When working perfectly fine, a chainsaw can effortlessly cut through wood. However, if your chainsaw is having trouble cutting straight or if it cuts to the side, there is a high possibility that you are dealing with a crooked chainsaw.
It’s natural to face some issues when you use a tool on an almost regular basis. Learn why does my chainsaw cut crooked and how to fix it in the following article.
A chainsaw with a dulled chain can wreak havoc on your cuts, leaving behind crooked lines instead of straight ones. It’s important to note that an improperly sharpened cutter tooth can throw off the cutting angle, resulting in uneven results – but other factors such as broken teeth or a damaged chain may also be at play.
So if you’re facing zigzag-shaped saw marks when all should be even and neat, consider taking steps toward ensuring proper blade maintenance before tackling any further carving tasks!
There are a lot of things that can cause your chainsaw to become crooked. But some of the factors contribute more to the damage than the others.
Which trust me, is not as big of a problem as it sounds. Now, I’ve made a list of a few things that contribute to your chainsaw cutting crooked.
- 1 Dull Chain on One Side
- 2 Edges of The Bar is Uneven
- 3 FAQ’s – Frequently Asked Questions – why does my chainsaw cut crooked.
- 4 1. Why does my chainsaw not cut in a straight line?
- 5 2. How tight should the tension be on a chainsaw?
- 6 3. What angle should my chainsaw teeth be?
Dull Chain on One Side
This is one of the most common reasons for your chainsaw getting pulled in one direction.
It does not matter if your chainsaw is new or old; anyone come to face this problem. It can usually happen when your chainsaw hits a rock or a patch of hard dirt.
When your chainsaw hits or grinds into a rock, it can take a big toll on your chain; also, when something like this happens, it will only affect one side of your chainsaw, which in result, can cause an uneven or dull chain on one side.
Another big reason could be lopsided sharpening; sharpening one side harder than the other with the help of a manual file can result in a crooked cut.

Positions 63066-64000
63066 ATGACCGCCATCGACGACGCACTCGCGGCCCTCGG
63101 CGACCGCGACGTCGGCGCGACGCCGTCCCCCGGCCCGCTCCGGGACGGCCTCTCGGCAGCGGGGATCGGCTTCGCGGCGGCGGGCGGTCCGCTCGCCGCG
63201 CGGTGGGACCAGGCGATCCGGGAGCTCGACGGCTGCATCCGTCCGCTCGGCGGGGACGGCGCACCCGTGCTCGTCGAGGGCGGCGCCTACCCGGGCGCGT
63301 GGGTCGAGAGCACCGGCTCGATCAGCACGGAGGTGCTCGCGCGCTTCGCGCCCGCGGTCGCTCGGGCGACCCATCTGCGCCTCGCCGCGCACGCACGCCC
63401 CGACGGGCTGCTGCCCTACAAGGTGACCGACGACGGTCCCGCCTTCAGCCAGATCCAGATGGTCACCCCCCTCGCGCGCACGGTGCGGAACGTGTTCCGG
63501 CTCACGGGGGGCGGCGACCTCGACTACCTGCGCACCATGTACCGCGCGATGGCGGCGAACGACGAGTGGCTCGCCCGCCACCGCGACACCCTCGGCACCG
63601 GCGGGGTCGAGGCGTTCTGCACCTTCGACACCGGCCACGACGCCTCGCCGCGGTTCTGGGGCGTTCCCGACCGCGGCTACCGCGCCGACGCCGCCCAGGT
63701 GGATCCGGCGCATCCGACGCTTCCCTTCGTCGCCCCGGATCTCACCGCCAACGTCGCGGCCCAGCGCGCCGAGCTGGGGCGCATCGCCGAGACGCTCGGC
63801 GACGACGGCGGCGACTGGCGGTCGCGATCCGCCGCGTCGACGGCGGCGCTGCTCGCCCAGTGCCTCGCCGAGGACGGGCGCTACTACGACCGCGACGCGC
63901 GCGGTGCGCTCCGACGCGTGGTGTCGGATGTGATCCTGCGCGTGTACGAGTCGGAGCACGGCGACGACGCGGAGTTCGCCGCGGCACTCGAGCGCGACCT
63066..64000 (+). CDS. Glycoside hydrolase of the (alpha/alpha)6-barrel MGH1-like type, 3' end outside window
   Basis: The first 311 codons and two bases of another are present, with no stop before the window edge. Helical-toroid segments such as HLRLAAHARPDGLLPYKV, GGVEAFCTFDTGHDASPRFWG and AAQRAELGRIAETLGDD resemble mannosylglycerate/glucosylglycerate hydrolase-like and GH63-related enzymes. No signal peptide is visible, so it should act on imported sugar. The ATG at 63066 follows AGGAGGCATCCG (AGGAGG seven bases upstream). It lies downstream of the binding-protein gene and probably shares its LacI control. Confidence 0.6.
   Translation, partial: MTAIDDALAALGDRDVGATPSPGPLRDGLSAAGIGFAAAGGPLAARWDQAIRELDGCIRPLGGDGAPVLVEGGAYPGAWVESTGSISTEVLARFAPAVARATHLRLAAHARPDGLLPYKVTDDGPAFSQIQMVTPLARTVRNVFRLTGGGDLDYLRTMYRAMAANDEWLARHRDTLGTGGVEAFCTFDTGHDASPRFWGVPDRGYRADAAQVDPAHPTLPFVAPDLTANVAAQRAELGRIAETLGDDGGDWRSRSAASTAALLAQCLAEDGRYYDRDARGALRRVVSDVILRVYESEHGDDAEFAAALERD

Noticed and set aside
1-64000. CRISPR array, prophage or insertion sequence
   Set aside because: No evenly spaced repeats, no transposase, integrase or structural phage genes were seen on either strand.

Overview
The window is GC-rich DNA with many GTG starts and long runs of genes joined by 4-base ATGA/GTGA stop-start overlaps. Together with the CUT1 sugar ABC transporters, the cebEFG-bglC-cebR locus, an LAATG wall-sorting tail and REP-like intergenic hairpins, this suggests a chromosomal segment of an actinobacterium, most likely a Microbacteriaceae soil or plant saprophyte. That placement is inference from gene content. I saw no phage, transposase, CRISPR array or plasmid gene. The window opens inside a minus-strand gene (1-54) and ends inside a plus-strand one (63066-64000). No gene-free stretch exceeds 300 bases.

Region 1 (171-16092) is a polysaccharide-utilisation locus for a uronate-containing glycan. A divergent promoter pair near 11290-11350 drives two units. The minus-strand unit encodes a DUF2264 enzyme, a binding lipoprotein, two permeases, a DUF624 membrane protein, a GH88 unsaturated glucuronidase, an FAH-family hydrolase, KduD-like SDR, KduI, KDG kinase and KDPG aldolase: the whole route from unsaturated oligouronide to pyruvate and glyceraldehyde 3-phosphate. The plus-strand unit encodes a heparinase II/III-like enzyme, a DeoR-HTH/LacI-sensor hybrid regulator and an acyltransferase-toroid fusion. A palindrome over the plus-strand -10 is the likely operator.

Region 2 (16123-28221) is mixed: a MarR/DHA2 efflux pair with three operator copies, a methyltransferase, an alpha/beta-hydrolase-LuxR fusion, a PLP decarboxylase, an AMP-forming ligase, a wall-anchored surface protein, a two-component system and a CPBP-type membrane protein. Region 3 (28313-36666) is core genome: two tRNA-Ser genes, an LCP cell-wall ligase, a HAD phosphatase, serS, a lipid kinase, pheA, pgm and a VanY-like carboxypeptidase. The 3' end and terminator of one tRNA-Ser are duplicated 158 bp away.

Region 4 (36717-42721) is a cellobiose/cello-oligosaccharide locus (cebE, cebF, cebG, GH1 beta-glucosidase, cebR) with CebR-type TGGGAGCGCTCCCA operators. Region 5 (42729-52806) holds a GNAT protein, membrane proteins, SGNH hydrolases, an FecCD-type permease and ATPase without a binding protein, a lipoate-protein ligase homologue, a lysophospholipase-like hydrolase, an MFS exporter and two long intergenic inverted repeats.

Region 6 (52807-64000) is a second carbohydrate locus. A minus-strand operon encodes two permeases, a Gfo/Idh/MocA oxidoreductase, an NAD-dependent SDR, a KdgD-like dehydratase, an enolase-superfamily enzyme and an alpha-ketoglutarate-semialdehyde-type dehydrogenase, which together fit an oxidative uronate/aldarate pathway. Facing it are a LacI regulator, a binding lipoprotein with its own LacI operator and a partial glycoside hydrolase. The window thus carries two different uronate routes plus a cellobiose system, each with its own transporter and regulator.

How to Fix It
If you are dealing with a dull chain on one side or an uneven chain’s minor case, you will need to sharpen it with a manual file until it’s all evened out, and you will be all good to go.
Other times, when the problem seems slightly bigger than this, all you will have to do is find the links on both sides of your chain, each of your cutter links and link will have a tiny straight line marked on it.
The focal purpose of these lines is to show you the maximum point to which a link can be sharpened.
This will help you out in sharpening the chainsaw and making it even and balanced.
Edges of The Bar is Uneven
Like I said earlier, most of the time, dull chains on one side are always causing crooked cuts, but if your chain is perfectly fine.
It’s probably your chainsaw bar then. Let’s just keep this in mind that uneven chainsaw bars are almost inevitable, and everyone who owns a chainsaw will eventually have to this day.
It is inevitable because the metal to metal friction can easily cause the chainsaw bar to wear off eventually.
Now, it mostly depends upon your dominant hand or the direction a tree is leaning towards; although there can be other issues that can cause the same problem, your dominant hand and the leaned tree are usually the more prominent ones.
A thing that professionals saw men’s do or what foresters do, is to flip the chainsaw regularly to avoid an uneven chainsaw bar; flipping helps in balancing things out.
How to Fix it
Fixing an uneven chainsaw bar is as easy as a piece of cake. All that you will have to do is to fill in the edges until they are all smooth and level.
You can either scrape the edges of your bar or fill them in; I would personally suggest you fill in the edges as they are a cheaper long-run solution.
FAQ’s – Frequently Asked Questions – why does my chainsaw cut crooked.
1. Why does my chainsaw not cut in a straight line?
A dull chainsaw can mean trouble – if one side of the chain’s teeth are longer than the other, it’ll be impossible to get a straight cut. An uneven sharpening is often caused by running over rocks and debris while in use, so make sure any dangerous items are cleared from your cutting path.
Protect your chainsaw from wear and tear with proper sharpening. Taking the extra time for regular care of your saw will ensure it’s always ready when you need it most.
2. How tight should the tension be on a chainsaw?
To ensure optimal performance from your chainsaw, the chain must be properly tensioned. It should have some slack to allow for flexibility when cutting wood, but it shouldn’t be so loose that you can pull out the drive links at either end of the guide bar.
3. What angle should my chainsaw teeth be?
When sharpening your chainsaw chain, angle is everything! The ideal range of angles for optimal performance lies between 25° and 35° – but be mindful that harder woods may require a slightly higher angle. To ensure accuracy during the process, it’s best to use either a dedicated sharpening grid or filing gauge as an aid.
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